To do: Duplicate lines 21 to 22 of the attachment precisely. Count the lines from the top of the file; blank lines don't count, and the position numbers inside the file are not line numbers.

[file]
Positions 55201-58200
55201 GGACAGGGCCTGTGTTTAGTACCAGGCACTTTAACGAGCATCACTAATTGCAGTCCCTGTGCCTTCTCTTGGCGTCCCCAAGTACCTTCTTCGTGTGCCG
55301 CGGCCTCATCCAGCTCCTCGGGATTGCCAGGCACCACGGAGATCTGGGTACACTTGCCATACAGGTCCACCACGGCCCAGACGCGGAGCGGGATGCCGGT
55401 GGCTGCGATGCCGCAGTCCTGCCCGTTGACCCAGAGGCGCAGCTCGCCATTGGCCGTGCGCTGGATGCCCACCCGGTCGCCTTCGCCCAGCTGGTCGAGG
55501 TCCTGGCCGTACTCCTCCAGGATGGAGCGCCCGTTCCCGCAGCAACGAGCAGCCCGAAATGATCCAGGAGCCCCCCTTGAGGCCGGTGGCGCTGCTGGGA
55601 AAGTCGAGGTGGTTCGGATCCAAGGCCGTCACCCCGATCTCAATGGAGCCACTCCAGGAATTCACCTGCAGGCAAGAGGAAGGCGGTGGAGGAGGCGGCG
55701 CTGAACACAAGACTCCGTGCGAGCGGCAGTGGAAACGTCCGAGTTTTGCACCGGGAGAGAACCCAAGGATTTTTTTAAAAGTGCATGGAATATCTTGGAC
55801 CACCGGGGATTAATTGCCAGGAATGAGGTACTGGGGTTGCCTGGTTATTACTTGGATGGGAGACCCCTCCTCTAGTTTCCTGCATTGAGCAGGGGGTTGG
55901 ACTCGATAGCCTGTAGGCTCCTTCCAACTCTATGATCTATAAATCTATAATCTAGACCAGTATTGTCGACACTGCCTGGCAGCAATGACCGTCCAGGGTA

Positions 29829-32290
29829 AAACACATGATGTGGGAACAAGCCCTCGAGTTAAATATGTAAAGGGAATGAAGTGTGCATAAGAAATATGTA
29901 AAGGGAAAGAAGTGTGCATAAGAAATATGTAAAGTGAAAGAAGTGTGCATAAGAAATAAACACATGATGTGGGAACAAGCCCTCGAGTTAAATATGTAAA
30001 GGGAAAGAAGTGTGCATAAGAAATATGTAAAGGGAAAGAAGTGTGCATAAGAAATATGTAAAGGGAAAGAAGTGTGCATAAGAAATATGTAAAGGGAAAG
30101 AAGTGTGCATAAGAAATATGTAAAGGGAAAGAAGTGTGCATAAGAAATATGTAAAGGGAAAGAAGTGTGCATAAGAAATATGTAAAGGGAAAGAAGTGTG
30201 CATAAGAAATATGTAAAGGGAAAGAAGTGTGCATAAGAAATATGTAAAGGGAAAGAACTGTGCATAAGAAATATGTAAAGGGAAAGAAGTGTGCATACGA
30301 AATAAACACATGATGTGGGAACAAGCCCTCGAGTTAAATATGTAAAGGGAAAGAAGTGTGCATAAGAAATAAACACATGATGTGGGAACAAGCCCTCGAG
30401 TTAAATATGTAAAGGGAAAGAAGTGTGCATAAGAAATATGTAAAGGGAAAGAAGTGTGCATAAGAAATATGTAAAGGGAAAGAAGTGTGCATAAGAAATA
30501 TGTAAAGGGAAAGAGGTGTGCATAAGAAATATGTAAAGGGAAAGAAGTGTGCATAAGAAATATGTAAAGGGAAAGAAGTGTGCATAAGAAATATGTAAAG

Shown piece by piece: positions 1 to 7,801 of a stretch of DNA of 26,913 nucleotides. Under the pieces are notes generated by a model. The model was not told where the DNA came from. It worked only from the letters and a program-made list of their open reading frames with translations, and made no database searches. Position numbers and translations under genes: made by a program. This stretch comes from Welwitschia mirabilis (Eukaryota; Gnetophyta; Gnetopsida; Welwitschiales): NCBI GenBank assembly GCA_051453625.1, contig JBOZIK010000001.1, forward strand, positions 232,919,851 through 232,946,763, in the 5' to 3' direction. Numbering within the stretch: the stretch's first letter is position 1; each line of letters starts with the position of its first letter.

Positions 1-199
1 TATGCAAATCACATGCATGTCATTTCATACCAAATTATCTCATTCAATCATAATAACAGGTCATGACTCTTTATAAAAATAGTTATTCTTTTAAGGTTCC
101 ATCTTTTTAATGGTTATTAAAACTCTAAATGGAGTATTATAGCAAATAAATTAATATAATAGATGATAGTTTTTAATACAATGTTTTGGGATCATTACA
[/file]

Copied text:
1 TATGCAAATCACATGCATGTCATTTCATACCAAATTATCTCATTCAATCATAATAACAGGTCATGACTCTTTATAAAAATAGTTATTCTTTTAAGGTTCC
101 ATCTTTTTAATGGTTATTAAAACTCTAAATGGAGTATTATAGCAAATAAATTAATATAATAGATGATAGTTTTTAATACAATGTTTTGGGATCATTACA